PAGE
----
Saturday, July 21, 2018

First Impressions by Debra White Smith

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As a modern retelling of Pride and Prejudice by Jane Austen, I thought this book was spectacular. I absolutely loved the irony of how the main characters were involved in a community play of Pride and Prejudice acting as the character in the play they are modeled after. The story unfolded in a realistic way as the two stubbornest people battle offstage and onstage and try to deny their attraction while ultimately learning from their mistakes.

The use of point of view added much to the story. It switched between Dave and Eddi (playing the roles of Darcy and Elizabeth respectively from Pride and Prejudice) allowing readers to see the emotion and life in every chapter.  I was also glad that a few chapters were shown from Linda's  (Eddi's little sister) point of view and side of the story; Linda makes terrible life choices and has to live with the consequences. Linda's part of the story brought to life the relationships between the three sisters while adding depth to the main characters and their transformations by the end of the book. I recommend this to Pride and Prejudice fans and to those who are not familiar with it as many will enjoy it as the beautiful love story it is.

(The publisher gave me a copy of this book in exchange for a review; however, this is my opinion after reading the book for myself.)

Friday, July 6, 2018

The Orphan's Wish by Melanie Dickerson

Image result for Orphan's wish melanie dickersonThis is the first book I have read by Melanie Dickerson, but it will not be the last. She has created an adorable romance novel set in a Medieval feeling background.  Aladdin is an orphan that has grown up in the local orphanage after moving there from a foreign country. Despite his difference in social status from Lady Kirstyn, the Duke's daughter, he has grown up with her and become fond of her.  He leaves her to find his fortune to one day come back for her; however, when she is kidnapped, his dream may not come to fruition.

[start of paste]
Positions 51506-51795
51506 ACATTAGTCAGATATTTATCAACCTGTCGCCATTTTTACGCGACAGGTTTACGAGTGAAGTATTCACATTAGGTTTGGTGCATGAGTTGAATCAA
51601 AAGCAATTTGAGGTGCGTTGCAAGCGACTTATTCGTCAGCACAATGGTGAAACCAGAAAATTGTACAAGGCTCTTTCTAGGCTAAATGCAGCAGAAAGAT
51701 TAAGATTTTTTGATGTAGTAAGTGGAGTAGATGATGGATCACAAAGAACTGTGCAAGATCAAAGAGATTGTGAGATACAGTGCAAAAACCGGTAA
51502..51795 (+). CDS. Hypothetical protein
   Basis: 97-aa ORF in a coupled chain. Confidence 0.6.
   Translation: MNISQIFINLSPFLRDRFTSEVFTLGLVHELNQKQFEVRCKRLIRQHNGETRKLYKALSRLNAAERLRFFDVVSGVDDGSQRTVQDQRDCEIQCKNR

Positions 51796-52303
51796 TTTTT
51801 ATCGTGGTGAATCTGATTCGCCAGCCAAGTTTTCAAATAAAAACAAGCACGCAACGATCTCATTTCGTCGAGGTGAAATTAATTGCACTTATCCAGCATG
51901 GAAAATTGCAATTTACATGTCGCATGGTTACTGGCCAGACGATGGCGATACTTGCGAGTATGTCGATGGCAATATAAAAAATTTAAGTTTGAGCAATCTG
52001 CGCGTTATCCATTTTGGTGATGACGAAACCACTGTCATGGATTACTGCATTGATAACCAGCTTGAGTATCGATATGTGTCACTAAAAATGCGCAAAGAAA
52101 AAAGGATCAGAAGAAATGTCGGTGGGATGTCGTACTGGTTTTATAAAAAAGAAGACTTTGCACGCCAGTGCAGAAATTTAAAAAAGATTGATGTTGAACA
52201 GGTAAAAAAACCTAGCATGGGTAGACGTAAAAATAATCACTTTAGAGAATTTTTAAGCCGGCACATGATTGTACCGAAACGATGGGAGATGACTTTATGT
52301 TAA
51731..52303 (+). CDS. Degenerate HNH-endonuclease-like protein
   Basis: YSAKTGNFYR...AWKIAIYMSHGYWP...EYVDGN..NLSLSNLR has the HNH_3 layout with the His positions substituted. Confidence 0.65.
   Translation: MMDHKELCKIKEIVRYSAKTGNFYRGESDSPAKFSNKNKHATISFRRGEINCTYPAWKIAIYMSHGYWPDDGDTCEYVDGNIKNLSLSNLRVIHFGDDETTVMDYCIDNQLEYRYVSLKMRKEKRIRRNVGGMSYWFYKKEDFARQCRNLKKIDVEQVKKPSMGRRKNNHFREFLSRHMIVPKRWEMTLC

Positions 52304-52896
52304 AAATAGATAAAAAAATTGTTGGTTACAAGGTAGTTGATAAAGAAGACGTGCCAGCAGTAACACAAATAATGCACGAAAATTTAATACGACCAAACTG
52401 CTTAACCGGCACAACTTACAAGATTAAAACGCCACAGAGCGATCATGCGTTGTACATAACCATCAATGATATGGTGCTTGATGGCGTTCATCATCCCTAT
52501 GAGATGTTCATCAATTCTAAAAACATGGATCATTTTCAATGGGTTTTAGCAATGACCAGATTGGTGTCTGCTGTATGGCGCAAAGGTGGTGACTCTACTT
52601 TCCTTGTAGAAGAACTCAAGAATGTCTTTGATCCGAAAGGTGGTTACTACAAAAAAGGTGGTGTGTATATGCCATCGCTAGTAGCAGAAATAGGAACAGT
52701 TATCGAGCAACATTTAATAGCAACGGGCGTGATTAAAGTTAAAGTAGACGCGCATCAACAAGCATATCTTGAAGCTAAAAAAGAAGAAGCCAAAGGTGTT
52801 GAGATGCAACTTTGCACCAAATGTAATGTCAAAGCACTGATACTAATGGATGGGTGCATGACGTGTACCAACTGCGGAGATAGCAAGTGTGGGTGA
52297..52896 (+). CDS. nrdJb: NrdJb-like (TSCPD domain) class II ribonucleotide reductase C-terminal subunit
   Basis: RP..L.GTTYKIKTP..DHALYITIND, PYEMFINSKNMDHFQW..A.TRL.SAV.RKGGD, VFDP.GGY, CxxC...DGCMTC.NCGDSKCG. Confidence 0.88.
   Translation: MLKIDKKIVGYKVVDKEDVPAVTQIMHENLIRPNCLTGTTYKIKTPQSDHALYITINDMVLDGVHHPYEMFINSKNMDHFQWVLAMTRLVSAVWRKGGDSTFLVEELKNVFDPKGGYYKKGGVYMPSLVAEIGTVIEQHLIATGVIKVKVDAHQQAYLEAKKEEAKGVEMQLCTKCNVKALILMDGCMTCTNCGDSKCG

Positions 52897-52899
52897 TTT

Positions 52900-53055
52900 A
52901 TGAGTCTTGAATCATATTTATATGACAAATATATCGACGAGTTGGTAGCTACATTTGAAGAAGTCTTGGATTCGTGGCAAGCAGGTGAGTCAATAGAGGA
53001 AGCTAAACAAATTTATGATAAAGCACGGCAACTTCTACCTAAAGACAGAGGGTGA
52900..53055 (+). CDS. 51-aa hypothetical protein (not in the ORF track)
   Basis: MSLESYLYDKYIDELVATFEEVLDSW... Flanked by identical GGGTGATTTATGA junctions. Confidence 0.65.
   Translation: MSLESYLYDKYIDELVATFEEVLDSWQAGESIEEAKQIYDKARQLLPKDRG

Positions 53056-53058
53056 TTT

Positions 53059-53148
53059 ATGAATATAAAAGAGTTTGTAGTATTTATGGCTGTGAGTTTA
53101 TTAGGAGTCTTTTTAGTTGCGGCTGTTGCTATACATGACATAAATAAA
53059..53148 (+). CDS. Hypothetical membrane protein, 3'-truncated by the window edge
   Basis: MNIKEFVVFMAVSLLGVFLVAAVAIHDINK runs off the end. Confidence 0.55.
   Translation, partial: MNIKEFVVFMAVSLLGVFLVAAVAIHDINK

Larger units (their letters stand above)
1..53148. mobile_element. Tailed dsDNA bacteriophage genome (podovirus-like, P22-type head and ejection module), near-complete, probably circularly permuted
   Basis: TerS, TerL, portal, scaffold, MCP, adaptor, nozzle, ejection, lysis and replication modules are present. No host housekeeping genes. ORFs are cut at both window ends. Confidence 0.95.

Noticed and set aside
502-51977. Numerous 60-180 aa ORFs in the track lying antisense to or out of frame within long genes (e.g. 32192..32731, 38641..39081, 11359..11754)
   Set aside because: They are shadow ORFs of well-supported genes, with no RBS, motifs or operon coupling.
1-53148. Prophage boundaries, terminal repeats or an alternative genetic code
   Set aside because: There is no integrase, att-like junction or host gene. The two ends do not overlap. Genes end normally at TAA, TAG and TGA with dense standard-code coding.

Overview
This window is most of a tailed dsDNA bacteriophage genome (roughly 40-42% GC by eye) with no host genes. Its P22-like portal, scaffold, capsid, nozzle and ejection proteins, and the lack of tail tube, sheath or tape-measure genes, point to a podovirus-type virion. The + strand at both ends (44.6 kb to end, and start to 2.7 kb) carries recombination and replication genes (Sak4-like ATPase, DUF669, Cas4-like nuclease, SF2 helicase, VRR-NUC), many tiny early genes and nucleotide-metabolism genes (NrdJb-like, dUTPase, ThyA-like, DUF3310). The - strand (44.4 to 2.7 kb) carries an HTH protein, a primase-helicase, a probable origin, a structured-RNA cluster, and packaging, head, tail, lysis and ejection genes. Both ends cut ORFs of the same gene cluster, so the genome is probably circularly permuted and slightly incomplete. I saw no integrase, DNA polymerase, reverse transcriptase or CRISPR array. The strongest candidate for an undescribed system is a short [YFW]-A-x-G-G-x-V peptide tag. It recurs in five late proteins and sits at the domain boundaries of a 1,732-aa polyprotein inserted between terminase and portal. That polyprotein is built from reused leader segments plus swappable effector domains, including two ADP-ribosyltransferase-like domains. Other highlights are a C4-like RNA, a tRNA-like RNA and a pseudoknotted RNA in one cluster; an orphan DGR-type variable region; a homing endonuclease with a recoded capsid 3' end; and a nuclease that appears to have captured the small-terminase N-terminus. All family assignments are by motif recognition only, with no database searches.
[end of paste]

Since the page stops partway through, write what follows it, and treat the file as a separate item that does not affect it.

The only part of the story that feels like Aladdin, since this is supposed to be a retelling of Aladdin, is how he starts out as a young boy stealing to survive. However, to be fair, the only experience I have with Aladdin is the Disney version.  Even without more of a connection, I was not disappointed with the story line but was also thrilled with the twists at the end. I found myself laughing at how childish the main protagonists were sometimes but loved the message of how no one is perfect. Overall, a fun read and beautiful cover art.


(The publisher gave me a copy of this book in exchange for a review; however, this is my opinion after reading the book for myself.)

Wednesday, June 27, 2018

Rise of the Fallen by Chuck Black

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Chuck Black is a genius at writing so much meaning and heart into a small number of pages. I have read his Knights of Arrethtrae series which was intended for a young audience and felt more satisfied than reading some of the larger fantasy and adventure novels out there from other authors. The Rise of the Fallen is no exception to this.